State Representative Mark Smith (D-Marshalltown), the Iowa House Minority Leader, spoke on behalf of Iowa House Democrats.

The transcript of his remarks are below as prepared for delivery:

Thank you, Madam Speaker. Let me begin my remarks with a humble congratulations to you and your colleagues because the voters of Iowa have entrusted you with the governance of this state.
I like the scripture in Isaiah that says, “He gives power to those who have no might.”

As the minority party in this chamber, the might that we bring to this body in this time and place is our voices, our ideas, and our commitment to a better Iowa. This is because we, too, seek what is best for our state and for our people.

We come to this legislative session after what many consider to be the most divisive presidential election in American history. For the fourth time in our history, the majority of the people choose one candidate and the Electoral College has chosen another.

As we embark on the 2017 legislative session, uncertainty reigns in both DC and Des Moines. But I hope the divisiveness and political bitterness that rules DC can be avoided here in Des Moines.

What we do know is that there is much to be done and we, as the Democratic members of this body, stand ready and willing to work with the majority party to make progress for all Iowans again.

Income inequality and stagnant wages. Higher health care costs and fewer services. Rising tuition and outrageous student debt. Expensive child care costs and a shortage of providers. Retirement insecurity. For far too long, the deck has been stacked against everyday Iowans who are working hard but still not getting ahead.

It’s time to fix these problems and make progress again.

It starts in education. So far, we’ve heard from Republican leaders that state supplemental aid will be set early in session and that’s good news. But let’s not forget this body is already one year late and it hasn’t been done on time for six years. Unfortunately, we’ve also heard of your troubling plans to enact vouchers that will siphon millions in our tax dollars from public schools and direct it to homeschools and private schools instead.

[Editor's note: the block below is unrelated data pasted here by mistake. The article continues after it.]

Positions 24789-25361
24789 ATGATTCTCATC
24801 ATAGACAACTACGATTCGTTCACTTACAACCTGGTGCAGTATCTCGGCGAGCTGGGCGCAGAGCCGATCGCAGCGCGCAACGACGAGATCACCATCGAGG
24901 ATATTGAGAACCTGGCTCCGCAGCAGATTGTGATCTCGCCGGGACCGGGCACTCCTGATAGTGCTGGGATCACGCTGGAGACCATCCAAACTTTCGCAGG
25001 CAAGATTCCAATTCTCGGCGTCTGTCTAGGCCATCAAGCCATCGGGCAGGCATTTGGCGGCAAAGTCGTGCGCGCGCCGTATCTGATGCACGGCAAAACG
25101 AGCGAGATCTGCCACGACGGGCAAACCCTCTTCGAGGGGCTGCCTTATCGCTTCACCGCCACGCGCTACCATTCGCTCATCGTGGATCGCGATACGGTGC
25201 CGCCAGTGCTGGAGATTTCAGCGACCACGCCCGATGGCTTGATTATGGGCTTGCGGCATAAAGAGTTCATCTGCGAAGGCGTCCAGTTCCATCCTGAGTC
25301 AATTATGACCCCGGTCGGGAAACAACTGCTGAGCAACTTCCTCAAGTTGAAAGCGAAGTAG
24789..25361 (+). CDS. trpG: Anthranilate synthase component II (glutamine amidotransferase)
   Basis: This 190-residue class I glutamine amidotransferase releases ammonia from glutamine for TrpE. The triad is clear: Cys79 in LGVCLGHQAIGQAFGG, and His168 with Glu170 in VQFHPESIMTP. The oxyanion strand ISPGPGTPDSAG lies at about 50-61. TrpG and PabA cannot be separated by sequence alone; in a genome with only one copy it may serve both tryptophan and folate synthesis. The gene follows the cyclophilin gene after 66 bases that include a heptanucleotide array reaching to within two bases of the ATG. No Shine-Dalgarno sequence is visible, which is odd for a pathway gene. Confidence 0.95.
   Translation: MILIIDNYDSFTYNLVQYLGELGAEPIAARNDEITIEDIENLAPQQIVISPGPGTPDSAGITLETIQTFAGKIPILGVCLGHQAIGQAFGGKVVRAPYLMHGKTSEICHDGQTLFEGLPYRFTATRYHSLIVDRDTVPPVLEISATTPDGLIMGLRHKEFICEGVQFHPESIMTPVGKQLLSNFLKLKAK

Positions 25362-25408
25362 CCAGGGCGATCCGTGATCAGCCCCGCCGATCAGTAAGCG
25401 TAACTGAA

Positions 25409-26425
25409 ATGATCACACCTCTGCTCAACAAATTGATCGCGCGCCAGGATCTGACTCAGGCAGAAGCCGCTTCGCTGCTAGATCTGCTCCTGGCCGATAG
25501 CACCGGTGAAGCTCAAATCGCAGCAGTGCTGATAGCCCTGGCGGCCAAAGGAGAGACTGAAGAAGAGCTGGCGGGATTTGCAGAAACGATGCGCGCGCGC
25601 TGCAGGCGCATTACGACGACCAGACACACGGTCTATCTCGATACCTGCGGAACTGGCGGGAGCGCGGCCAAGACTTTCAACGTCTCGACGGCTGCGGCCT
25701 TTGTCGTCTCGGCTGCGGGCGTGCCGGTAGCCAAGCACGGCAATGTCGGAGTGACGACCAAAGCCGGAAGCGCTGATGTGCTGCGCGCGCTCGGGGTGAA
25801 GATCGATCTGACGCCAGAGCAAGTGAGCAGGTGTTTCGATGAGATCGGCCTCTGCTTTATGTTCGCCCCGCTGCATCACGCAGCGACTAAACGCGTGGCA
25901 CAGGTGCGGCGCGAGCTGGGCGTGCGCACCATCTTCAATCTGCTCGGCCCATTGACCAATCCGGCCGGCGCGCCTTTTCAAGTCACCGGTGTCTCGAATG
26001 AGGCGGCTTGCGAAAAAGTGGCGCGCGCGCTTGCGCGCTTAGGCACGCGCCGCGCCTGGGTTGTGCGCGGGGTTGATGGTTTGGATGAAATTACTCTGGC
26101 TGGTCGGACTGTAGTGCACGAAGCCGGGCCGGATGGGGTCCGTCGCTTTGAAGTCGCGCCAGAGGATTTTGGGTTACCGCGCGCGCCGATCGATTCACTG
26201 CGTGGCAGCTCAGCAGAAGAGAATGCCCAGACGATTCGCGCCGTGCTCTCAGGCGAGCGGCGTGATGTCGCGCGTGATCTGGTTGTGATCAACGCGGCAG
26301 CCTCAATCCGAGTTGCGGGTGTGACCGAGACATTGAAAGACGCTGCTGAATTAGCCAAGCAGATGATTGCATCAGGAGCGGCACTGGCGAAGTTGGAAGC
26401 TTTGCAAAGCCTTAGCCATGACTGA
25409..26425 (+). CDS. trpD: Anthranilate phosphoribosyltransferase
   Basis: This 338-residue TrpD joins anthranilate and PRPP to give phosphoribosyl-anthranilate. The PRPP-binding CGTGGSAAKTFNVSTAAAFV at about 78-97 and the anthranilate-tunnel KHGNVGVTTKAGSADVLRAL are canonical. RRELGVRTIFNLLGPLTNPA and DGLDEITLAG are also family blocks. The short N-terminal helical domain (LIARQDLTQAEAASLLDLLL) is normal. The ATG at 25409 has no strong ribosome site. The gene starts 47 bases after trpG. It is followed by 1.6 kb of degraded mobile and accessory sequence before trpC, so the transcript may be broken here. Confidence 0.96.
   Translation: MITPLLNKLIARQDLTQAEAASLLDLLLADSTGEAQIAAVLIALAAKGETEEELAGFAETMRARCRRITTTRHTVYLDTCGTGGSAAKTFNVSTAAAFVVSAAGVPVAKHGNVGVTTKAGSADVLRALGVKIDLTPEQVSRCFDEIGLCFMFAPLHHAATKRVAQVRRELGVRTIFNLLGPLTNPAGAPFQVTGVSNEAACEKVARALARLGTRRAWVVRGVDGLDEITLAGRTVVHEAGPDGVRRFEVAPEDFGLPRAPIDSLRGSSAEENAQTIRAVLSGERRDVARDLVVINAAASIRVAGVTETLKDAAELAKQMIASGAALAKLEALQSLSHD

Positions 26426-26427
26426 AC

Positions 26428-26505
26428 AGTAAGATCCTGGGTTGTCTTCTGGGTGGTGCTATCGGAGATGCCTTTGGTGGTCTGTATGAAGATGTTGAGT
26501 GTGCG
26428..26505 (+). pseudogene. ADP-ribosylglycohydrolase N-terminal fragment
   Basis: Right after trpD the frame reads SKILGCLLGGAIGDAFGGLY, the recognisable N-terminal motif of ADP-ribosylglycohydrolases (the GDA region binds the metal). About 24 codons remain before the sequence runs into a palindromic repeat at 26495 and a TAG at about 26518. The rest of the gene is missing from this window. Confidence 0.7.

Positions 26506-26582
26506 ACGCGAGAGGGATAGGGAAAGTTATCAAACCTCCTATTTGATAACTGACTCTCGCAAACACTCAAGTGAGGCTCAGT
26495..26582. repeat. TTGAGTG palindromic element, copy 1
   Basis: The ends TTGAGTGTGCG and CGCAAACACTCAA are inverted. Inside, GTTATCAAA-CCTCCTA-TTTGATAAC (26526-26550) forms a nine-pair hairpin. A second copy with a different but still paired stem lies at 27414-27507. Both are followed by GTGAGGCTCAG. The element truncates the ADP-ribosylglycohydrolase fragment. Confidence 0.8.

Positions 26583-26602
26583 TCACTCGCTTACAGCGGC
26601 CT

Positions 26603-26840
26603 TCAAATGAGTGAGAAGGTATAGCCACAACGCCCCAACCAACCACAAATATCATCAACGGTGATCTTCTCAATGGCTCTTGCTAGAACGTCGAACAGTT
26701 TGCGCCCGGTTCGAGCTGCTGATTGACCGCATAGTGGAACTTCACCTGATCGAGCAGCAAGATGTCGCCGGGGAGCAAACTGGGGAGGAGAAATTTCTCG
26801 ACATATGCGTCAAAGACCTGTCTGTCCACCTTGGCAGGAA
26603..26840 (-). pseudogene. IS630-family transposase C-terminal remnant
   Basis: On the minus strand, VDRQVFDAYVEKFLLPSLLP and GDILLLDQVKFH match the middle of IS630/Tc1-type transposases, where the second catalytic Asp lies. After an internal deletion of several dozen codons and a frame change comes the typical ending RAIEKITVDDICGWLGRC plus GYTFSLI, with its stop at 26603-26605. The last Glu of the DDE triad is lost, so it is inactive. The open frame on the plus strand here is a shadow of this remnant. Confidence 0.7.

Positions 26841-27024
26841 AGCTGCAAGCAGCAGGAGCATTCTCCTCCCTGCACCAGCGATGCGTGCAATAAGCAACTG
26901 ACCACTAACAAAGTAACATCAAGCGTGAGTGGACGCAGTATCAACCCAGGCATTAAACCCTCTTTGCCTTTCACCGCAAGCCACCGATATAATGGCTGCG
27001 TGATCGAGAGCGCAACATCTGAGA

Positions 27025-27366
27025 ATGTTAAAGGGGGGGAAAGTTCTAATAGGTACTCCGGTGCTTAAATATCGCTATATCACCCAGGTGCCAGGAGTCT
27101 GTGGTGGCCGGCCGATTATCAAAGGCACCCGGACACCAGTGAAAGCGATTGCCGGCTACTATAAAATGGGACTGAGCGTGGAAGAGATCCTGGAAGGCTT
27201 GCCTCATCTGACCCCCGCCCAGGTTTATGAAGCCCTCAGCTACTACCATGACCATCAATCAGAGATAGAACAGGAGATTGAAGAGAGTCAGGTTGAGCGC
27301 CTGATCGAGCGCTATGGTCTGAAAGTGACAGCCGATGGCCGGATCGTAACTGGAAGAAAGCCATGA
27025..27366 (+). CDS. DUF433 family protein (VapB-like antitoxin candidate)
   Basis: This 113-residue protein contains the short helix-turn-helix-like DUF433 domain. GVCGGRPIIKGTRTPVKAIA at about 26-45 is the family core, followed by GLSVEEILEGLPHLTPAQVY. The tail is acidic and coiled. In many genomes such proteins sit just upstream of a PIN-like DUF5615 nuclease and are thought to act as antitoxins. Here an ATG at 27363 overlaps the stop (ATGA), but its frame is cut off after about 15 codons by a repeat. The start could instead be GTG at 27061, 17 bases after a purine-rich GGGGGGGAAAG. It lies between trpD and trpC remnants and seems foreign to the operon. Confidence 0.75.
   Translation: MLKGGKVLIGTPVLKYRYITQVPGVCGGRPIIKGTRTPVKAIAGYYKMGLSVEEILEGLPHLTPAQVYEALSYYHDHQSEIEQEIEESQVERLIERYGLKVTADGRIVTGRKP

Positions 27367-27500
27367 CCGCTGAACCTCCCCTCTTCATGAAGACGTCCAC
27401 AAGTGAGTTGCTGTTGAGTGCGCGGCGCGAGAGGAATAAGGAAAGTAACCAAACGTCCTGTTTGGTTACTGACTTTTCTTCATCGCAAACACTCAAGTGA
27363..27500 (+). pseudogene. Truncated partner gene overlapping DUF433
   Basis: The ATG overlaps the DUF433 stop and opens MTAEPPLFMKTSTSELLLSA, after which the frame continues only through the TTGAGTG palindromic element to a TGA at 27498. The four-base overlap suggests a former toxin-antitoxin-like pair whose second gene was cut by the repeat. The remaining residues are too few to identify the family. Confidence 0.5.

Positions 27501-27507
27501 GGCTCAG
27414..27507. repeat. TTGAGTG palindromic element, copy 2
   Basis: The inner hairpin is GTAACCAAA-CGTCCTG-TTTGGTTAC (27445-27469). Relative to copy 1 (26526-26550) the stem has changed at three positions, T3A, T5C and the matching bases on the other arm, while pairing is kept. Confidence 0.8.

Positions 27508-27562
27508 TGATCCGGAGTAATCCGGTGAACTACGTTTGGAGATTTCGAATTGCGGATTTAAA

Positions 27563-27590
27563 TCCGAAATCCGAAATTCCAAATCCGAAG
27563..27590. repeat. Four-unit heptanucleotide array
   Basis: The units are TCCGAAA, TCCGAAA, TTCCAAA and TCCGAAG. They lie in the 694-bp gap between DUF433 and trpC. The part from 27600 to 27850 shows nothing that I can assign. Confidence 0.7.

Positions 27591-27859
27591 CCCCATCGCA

Democrats believe public education is and should be the top priority of this body. We can’t afford to shortchange public schools any longer or shift more money away from public schools.

Nowhere is this education debate more important than rural Iowa. Anyone who has lived in Iowa knows that when a school closes in a community, that community dries up and blows away. It’s up to us to make sure that doesn’t happen.

Last month, our state’s non-partisan budget experts found policies enacted by the Republican majority have slowed the state’s economy and led to a big downturn in revenue growth. After hundreds of millions in new corporate tax breaks, the state’s budget surplus has evaporated and the budget is now in the red. The transfer of sales and income taxes from everyday Iowans to ease taxes on out-of-state corporations has not produced good jobs, skilled workers, rising incomes for hard-working Iowans, or a stronger economy as was promised. As you consider new tax giveaways, I hope you’ll heed the warning from our own budget experts and consider the failed tax experiments in other states like Kansas before taking action this year.

In recent weeks, I’ve read reports of your agenda to take away women’s rights, voting rights, and worker’s rights. If you decide to take those divisive issues up this year, be prepared for a fight. Our goal is to make the economy work again for all Iowans and our job is to hold this chamber accountable when it isn’t doing what is best for them.

Democrats will work to make public schools first again, not shift resources away from them. Democrats will fight to raise wages for Iowans, not lower them. Democrats will work to expand job training opportunities and keeping higher education affordable, not make it more expensive. Democrats will work to put women on an equal playing field with men, not limit personal health care decisions. Democrats will help working families get ahead, not take away their rights.

My hope is we can commit today to work together and make progress again for all Iowans this session. That’s what Iowans expect and that’s what they deserve.

Thank you Madam Speaker and let’s get to work.

State Representative Chris Hagenow (R-Windsor Heights), the Iowa House Majority Leader, spoke on behalf of the Iowa House Republican Caucus.

The transcript of his remarks is included below (as prepared for delivery):

Thank you Madam Speaker.